Our South African Adventure

I thought I was a true adventurer until I met Anthony. He found me through my website, from half way across the world, in Cape Town, South Africa. By the time we had exchanged a few emails, I sensed that Anthony was more than a kindred spirit.

Gene bungee jumping from a bridge in South Africa over a river

One day I received the following email from someone who visited my web site, a parent of a child with a disability:

“6 years ago we had a boy and found out he had CP….often I get depressed about what he’ll miss (me too as a dad) because of it…..but he’s such a happy kid, smart, still able to do a lot despite, that I hardly feel that way anymore and see that those like you, who plow ahead and enjoy, don’t have to sit and miss out on life if you really want to do something….when I saw him push up on his arms and bring his knees up (on all 4s) my mind was inundated with all the possibilities that simple ability opened up to him. Thanks to you that list of things has grown immeasurably.”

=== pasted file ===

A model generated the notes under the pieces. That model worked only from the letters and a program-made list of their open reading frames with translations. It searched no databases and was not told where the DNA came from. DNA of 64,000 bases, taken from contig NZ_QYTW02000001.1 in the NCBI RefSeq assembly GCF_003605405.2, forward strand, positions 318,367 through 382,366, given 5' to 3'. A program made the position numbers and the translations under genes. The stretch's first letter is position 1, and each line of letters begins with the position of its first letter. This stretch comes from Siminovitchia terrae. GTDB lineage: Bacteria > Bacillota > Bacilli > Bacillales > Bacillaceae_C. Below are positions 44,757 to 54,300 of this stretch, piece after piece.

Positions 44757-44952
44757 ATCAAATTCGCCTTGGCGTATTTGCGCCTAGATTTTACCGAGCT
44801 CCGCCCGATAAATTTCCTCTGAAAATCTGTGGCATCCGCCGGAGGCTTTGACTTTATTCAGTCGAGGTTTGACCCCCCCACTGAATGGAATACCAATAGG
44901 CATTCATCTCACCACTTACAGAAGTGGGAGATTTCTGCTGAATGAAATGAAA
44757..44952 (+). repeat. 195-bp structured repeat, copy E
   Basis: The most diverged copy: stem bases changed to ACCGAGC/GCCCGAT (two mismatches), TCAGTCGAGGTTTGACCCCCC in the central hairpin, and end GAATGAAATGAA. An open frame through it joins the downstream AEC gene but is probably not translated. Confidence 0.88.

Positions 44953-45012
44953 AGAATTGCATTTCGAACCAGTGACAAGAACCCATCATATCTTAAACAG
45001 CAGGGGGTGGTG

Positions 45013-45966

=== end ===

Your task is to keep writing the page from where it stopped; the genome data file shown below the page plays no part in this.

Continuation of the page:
All ego stroking email only served to fan the flames of adventure within me. I felt a tingle every time I looked at a map, every time I heard of a new expedition, or new discovery. I was more determined now than ever to seek out adventure sports whether on this continent or another.

I thought I was a true adventurer until I met Anthony. He found me through my website, from half way across the world, in Cape Town, South Africa. By the time we had exchanged a few emails, I sensed that Anthony was more than a kindred spirit. We are brothers of different mothers: both use wheelchairs, both enjoy extreme sports, and we take extreme measures to enjoy those sports.